Aside from use in decorative arrangements, the dried heads of D. sativus were used in textile mills to raise the nap on woolen cloth. The flowers of a close relative, D. sylvestris, are used to make a herbal remedy for indegestion and constipation.


On Jul 5, 2004, melody from Benton, KY (Zone 7a) wrote:

I'm debating on whether to have a plant or two of this. The rich history surrounding it is tempting, but in these parts, it can get quite invasive and I don't like stickers.

It is quite thick along the roadways and unkept fence rows and that may be the best place for it. I've just always enjoyed seeing it, and keep thinking there has to be a place for it in my garden.


On Jul 5, 2004, axel from Hemel Hempstead,
United Kingdom wrote:

Self seeds readily, but easily controlled in small areas by uprooting seedlings. Try tying a small plastic bag over heads to contain and collect seeds. Young and flowering plants are attractive (light to olive green dimpled foliage & lilac flowers that attract bees and butterflies) and the dried seed heads are sought by flower arrangers.


On Jul 12, 2003, dreamer from Natchez, MS wrote:

I have seen tease along the road side and would love to have some seed


On Mar 21, 2003, Meandy from Tipton, IN (Zone 5a) wrote:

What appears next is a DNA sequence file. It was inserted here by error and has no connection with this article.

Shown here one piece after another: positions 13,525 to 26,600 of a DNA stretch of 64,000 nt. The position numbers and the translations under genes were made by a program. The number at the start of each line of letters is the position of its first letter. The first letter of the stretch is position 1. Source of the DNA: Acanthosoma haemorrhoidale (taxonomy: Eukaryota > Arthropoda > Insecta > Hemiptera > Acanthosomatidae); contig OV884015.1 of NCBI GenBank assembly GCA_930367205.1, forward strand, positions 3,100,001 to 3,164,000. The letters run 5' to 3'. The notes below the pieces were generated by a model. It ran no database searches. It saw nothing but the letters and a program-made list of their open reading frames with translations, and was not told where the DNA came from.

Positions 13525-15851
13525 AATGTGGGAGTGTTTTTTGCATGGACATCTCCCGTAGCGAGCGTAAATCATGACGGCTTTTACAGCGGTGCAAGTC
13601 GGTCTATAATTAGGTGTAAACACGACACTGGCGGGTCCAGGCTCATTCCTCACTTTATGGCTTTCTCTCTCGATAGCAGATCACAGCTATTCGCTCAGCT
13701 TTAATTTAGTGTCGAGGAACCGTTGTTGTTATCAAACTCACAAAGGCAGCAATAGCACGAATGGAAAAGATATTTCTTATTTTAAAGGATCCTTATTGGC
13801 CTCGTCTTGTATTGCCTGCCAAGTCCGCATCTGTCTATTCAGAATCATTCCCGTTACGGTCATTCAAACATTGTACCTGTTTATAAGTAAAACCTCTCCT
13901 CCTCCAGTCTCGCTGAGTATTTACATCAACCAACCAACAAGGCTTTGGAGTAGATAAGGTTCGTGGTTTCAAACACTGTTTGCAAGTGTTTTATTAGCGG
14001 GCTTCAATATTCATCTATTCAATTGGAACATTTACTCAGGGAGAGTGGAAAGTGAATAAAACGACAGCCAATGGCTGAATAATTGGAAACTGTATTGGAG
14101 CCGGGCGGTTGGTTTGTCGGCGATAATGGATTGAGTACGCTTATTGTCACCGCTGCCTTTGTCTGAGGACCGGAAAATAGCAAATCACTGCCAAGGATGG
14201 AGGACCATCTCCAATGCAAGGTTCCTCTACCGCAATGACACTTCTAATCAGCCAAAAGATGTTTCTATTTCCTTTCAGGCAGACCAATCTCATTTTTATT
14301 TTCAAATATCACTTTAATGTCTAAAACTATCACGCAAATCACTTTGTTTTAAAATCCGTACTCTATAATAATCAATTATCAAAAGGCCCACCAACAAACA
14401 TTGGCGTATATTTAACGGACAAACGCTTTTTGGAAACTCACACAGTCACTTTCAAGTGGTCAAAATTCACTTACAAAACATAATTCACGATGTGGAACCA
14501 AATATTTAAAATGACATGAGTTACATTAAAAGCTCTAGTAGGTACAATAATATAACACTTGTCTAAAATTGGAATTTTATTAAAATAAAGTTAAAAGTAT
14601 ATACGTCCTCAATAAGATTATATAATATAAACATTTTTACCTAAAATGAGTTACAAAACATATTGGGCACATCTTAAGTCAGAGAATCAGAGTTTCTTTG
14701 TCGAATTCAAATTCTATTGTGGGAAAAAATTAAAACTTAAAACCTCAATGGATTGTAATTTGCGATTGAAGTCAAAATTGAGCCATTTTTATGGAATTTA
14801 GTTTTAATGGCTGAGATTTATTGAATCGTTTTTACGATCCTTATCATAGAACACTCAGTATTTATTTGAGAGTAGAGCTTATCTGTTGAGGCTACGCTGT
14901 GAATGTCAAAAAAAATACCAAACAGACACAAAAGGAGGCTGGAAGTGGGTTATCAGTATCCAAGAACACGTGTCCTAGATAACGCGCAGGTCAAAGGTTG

I searched for several years for a source for this plant. One small plant was all I purchased and now it grows everywhere! It does attract many insects who I am sure find it beneficial and I even find it to be an attractive plant, thorns, spikes and all. However, I think that every single seed germinates and thrives and now I am to the point where I am cutting off all flower heads before they go to seed. You have to wear heavy gloves when handling this plant because the whole plant is covered with sharp thorns, the flower head is sharp and is encircled with long claw-like projections. I find it to be extremely invasive!


On Mar 21, 2003, MaryE from Baker City, OR (Zone 5b) wrote:

Teasels grow in very dry parts of our pasture where it is not possible to irrigate. Our precipitation averages less than 9 inches per year. The plant makes a rosette of elongated wrinkly leaves close to the ground then sends up a seed stalk and makes the seed head that blooms in rings. Some seed heads are quite rounded, others are elongated. This is a very interesting plant but can be invasive.


On May 4, 2002, Lilith from Durham,
United Kingdom (Zone 8a) wrote:

A striking plant, with large, spiny heads that bear rings of rosy-purple flowers. Bases of the stem-leaves are joined and fill with water, often drowning small insects. It has been speculated that the Teasel could benefit from these animals and might be carnivorous, although tropical plants use similar water-traps to protect flowers from insect attack. Spiny heads of teasel have long been used to raise the nap on fabric.


On Sep 9, 2001, Terry from Murfreesboro, TN (Zone 7a) wrote:

Fuller's Teasel is a European introduction that has naturalized in many parts of the U.S. It was originally grown for the dried seed heads, which were used to comb wool; some species are still used for their medicinal properties. Not often cultivated, it can make beautiful dried flower arrangements as well as providing winter interest in the landscape.